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Friday, June 29, 2018

Posted By on Fri, Jun 29, 2018 at 10:48 AM

According to a March Gallup poll, Americans worry about health care more than any other issue. The poll found that 55 percent of Americans worry about the availability and affordability of healthcare, and only 23 percent worry about it a little or not at all.

Pittsburgh and Allegheny County officials seem to understand this. Last week, both Pittsburgh City Council and Allegheny County Council passed resolutions asking federal and state officials to take steps to pass a universal, single-payer health-care system.

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Friday, June 1, 2018

Posted By on Fri, Jun 1, 2018 at 6:11 PM

click to enlarge Pittsburgh students call on Bill Peduto to oppose Shell cracker plant
Photo courtesy of Mark Dixon
Banner hanging from the Smithfield Street Bridge
In June 2017, President Donald Trump announced the U.S. would be leaving the Paris Climate Accords, and in doing so said he "was elected to represent Pittsburgh, not Paris.”

Pittsburgh Mayor Bill Peduto responded to that statement in a tweet saying, “As the Mayor of Pittsburgh, I can assure you that we will follow the guidelines of the Paris Agreement for our people, our economy & future.”

Well, some Pittsburgh college students want to hold Peduto to his environmental commitments and are calling on him to oppose the under-construction ethane cracker plant in Beaver County, a facility that processes natural gas in plastics. Environmental groups warn the cracker plant, owned by oil giant Shell, will lead to increased air pollution that will flow directly to Pittsburgh and other towns in Southwestern Pennsylvania.

Pittsburgh’s asthma rate is already 13 percent higher than national average and the cracker plant could make that worse.

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Wednesday, May 30, 2018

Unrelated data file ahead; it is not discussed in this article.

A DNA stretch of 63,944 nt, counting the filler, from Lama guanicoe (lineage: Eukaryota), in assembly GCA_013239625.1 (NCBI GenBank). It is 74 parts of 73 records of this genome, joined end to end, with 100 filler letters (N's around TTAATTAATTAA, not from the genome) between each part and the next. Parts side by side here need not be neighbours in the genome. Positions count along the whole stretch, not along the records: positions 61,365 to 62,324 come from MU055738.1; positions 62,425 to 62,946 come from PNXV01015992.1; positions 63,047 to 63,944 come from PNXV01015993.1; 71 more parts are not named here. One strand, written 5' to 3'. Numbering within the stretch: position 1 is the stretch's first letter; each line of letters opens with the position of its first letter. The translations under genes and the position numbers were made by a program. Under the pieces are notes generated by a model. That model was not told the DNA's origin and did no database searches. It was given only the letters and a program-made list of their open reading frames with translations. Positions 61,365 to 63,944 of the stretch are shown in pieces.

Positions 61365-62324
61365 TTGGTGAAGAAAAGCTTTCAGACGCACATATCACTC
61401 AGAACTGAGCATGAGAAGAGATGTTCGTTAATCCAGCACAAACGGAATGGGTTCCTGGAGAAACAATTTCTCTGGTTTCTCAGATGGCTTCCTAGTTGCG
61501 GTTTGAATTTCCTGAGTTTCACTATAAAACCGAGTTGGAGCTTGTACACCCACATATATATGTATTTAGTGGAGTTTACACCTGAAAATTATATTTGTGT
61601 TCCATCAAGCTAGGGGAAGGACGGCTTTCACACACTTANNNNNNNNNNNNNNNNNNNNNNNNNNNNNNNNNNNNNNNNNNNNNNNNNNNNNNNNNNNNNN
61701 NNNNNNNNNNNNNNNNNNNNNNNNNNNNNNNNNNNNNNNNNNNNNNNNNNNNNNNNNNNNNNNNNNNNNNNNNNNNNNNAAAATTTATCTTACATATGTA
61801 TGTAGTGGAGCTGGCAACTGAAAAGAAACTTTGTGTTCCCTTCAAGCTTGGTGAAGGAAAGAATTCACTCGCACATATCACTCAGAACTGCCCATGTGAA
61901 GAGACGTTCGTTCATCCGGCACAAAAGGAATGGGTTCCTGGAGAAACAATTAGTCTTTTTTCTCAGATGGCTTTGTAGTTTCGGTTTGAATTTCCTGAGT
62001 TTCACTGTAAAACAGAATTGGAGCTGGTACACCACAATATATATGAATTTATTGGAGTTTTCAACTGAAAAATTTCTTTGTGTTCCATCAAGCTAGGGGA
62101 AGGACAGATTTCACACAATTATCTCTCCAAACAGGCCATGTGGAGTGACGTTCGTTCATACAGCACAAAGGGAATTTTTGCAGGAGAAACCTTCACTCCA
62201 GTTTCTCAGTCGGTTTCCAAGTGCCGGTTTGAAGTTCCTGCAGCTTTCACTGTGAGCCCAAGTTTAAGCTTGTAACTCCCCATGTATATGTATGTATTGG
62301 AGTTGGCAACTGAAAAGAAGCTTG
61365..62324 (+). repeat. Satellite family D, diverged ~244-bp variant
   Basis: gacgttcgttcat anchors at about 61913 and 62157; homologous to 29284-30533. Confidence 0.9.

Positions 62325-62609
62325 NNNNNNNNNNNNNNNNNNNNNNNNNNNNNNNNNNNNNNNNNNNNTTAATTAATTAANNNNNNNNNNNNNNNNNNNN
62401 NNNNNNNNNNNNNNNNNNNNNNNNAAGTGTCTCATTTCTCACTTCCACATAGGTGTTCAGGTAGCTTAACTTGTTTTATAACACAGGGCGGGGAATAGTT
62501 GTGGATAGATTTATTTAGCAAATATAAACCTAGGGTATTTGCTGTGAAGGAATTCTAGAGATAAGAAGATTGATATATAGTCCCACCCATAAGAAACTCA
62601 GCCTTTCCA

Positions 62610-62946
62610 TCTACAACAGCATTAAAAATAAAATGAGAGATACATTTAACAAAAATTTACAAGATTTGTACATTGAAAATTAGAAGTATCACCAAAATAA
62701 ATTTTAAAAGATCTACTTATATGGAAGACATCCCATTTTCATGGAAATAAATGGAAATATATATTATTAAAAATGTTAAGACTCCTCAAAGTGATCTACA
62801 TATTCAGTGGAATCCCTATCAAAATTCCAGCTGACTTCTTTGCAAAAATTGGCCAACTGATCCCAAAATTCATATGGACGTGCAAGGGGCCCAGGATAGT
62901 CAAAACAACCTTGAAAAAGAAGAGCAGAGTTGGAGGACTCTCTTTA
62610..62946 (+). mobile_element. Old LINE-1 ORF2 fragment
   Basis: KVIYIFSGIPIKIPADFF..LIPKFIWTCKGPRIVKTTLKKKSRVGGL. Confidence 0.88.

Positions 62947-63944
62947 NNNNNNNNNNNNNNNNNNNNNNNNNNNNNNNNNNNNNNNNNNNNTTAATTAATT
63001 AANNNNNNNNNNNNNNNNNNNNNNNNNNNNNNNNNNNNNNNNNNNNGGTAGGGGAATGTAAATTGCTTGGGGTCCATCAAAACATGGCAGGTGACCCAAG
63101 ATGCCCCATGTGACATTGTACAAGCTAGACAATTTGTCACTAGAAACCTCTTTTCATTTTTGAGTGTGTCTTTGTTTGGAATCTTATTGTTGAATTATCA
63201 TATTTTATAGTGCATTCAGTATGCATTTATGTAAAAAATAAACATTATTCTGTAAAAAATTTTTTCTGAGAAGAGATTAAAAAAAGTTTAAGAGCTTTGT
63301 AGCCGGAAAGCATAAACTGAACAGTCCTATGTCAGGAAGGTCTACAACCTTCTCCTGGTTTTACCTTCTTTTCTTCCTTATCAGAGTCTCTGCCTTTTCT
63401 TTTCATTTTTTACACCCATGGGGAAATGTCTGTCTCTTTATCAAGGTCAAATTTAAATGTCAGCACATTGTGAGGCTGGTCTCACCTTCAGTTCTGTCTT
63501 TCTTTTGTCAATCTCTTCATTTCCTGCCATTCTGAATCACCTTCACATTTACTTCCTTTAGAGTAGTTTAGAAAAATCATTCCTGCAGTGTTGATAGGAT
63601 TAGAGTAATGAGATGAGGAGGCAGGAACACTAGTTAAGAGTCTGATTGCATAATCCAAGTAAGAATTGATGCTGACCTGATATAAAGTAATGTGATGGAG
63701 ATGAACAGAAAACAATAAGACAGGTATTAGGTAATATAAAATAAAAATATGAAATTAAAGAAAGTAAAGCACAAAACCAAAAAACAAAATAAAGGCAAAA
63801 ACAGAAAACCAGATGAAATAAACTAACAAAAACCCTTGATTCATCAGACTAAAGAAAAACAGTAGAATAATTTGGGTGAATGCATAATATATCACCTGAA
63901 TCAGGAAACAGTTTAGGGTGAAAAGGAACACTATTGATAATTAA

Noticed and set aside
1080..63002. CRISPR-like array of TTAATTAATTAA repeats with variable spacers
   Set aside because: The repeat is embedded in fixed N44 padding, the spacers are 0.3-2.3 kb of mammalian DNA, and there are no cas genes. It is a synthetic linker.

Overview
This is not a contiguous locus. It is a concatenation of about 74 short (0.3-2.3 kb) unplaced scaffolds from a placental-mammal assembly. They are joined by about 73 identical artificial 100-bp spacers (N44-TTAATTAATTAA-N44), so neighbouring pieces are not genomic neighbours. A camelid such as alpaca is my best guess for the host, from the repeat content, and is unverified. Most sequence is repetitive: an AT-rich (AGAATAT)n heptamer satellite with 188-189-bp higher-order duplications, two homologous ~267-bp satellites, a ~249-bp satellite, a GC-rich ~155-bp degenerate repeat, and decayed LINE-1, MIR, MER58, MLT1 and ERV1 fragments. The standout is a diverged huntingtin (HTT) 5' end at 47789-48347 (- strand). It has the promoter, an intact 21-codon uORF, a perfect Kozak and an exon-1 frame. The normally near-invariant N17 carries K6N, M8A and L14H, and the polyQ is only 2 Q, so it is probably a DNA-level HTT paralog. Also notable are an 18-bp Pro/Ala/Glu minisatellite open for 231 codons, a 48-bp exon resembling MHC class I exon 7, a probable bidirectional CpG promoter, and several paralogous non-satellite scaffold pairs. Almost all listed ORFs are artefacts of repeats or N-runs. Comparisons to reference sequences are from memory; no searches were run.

Posted By on Wed, May 30, 2018 at 5:31 PM

Fight over Penn Plaza highlights city’s inability to plan neighborhood growth equitably
CP photo by Aaron Warnick
Former Penn Plaza building
In 2015, hundreds of evictions were announced at the Penn Plaza apartment complex in East Liberty. It created a flash point in Pittsburgh’s affordable-housing discussion. Since then, the arguments have only grown more aggressive, especially concerning development in East Liberty.

The battle continued over what will be developed on the former Penn Plaza site and has involved grocery giants like Whole Foods, a public park and ongoing chaos at Pittsburgh Planning Commission meetings. The developers, LG Realty, have recently proposed a retail/office space for the site, while housing-activists want the site to include affordable housing. There is no working relationship between housing-activists and LG.

And, there hasn’t been any in-depth analysis to determine what type of development would be best for East Liberty. The city needs more affordable housing, but does it need more units at that location? Would retail and office space add vibrancy to the Penn Avenue corridor or would it create too much traffic?

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Wednesday, May 23, 2018

Posted By on Wed, May 23, 2018 at 7:10 PM

Bill Peduto skeptical of Uber’s plans to resume autonomous-vehicle testing
CP photo by Rebecca Addison
Uber autonomous Volvo
Pittsburgh Mayor Bill Peduto was an early champion of Uber moving to Pittsburgh, and then of Uber testing autonomous vehicles here. When Uber balked at working with city officials on a federal transit-grant application in 2016, things started to go downhill.

Peduto has voiced much more criticism of Uber in the years since, and Uber has faced a series of issues unrelated to their relationship with Pittsburgh.

The latest issue involves Pittsburgh, though.

Uber announced May 23 the termination of its autonomous-vehicle testing in Arizona. An Uber driverless-car collided fatally with a pedestrian in Tempe in March, and Gov. Doug Ducey suspended autonomous-vehicle testing in that state. Since, Uber has suspended all autonomous testing.